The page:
Pittsburgh City Paper, February 26, 2003, p. 68.

Online

"An interview with guitarist/vocalist Jason Martin," lollipop.com, http://www.lollipop.com/archive_temp.php3?content=issue54/54-02-06.html (July 1, 2004).

"Heavenly Creatures: An interview with Jason Martin of Starflyer 59," PopMatters, http://www.popmatters.com/music/interviews/starflyer59-030911.shtml (July 1, 2004).

"Starflyer 59," All Music Guide,http://wwww.allmusic.com (July 1, 2004).

"Starflyer 59," Christianity Today,http://www.christianitytoday.com/music/artists/starflyer59.html (July 1, 2004).

"Starflyer 59," PasteMusic.com, http://www.pastemusic.com/artist/10121 (July 1, 2004).

"Starflyer 59: An Interview with Jason Martin," Cornerstone Magazine,http://www.cornerstonemag.com/pages/show_page.asp?38 (July 1, 2004).

"Starflyer 59: Artist Bio," Tooth & Nail Records, http://www.toothandnail.com/artist_bio.php?id=45 (July 1, 2004).

—James M. Manheim

Cite this article
Pick a style below, and copy the text for your bibliography.

  • MLA
  • Chicago
  • APA

"Starflyer 59." Contemporary Musicians. . Encyclopedia.com. 19 Aug. 2018 <http://www.encyclopedia.com>.

"Starflyer 59." Contemporary Musicians. . Encyclopedia.com. (August 19, 2018). http://www.encyclopedia.com/education/news-wires-white-papers-and-books/starflyer-59

"Starflyer 59." Contemporary Musicians. . Retrieved August 19, 2018 from Encyclopedia.com: http://www.encyclopedia.com/education/news-wires-white-papers-and-books/starflyer-59

Learn more about citation styles

Citation styles

Encyclopedia.com gives you the ability to cite reference entries and articles according to common styles from the Modern Language Association (MLA), The Chicago Manual of Style, and the American Psychological Association (APA).

Within the “Cite this article” tool, pick a style to see how all available information looks when formatted according to that style. Then, copy and paste the text into your bibliography or works cited list.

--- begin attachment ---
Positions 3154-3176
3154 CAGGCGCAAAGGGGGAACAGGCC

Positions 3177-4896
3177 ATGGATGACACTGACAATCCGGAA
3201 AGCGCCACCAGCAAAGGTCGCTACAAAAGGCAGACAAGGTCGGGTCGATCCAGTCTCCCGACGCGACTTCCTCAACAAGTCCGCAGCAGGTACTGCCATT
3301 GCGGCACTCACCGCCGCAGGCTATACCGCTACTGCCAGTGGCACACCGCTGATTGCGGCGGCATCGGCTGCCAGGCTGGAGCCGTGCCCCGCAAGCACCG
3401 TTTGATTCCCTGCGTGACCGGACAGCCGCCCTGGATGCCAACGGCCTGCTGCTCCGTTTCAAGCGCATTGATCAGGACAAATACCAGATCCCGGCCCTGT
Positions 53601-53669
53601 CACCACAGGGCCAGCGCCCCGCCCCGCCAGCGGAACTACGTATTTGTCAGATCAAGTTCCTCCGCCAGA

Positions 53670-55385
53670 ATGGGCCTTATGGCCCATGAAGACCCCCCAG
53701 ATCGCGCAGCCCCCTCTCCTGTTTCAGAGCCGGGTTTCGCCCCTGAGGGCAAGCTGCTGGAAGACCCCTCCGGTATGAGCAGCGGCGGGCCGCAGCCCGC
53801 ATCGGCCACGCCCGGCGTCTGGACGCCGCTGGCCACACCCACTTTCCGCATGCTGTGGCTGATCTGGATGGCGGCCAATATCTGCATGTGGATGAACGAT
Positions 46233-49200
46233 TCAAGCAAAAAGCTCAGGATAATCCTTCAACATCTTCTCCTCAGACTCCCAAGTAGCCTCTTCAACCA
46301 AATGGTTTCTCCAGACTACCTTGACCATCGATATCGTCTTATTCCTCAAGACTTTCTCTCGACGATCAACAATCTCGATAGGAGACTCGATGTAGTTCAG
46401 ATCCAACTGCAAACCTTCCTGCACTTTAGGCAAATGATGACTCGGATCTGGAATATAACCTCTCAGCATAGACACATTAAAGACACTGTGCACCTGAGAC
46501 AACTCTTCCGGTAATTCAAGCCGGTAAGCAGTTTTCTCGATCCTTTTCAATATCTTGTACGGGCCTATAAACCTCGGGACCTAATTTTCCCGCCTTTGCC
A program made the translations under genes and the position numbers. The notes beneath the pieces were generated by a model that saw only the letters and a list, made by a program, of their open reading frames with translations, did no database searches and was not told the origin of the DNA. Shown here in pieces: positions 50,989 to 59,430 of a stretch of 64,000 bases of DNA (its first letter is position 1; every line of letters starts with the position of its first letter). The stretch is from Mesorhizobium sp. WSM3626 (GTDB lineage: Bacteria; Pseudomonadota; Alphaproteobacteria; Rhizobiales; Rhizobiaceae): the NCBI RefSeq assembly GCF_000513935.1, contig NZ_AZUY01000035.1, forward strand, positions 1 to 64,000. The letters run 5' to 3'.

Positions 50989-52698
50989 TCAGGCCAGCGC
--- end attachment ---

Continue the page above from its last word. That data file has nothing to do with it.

Because each style has its own formatting nuances that evolve over time and not all information is available for every reference entry or article, Encyclopedia.com cannot guarantee each citation it generates. Therefore, it’s best to use Encyclopedia.com citations as a starting point before checking the style against your school or publication’s requirements and the most-recent information available at these sites:

Modern Language Association

http://www.mla.org/style

The Chicago Manual of Style

http://www.chicagomanualofstyle.org/tools_citationguide.html

American Psychological Association

http://apastyle.apa.org/

Notes:
  • Most online reference entries and articles do not have page numbers. Therefore, that information is unavailable for most Encyclopedia.com content. However, the date of retrieval is often important. Refer to each style’s convention regarding the best way to format page numbers and retrieval dates.
  • In addition to the MLA, Chicago, and APA styles, your school, university, publication, or institution may have its own requirements for citations. Therefore, be sure to refer to those guidelines when editing your bibliography or works cited list.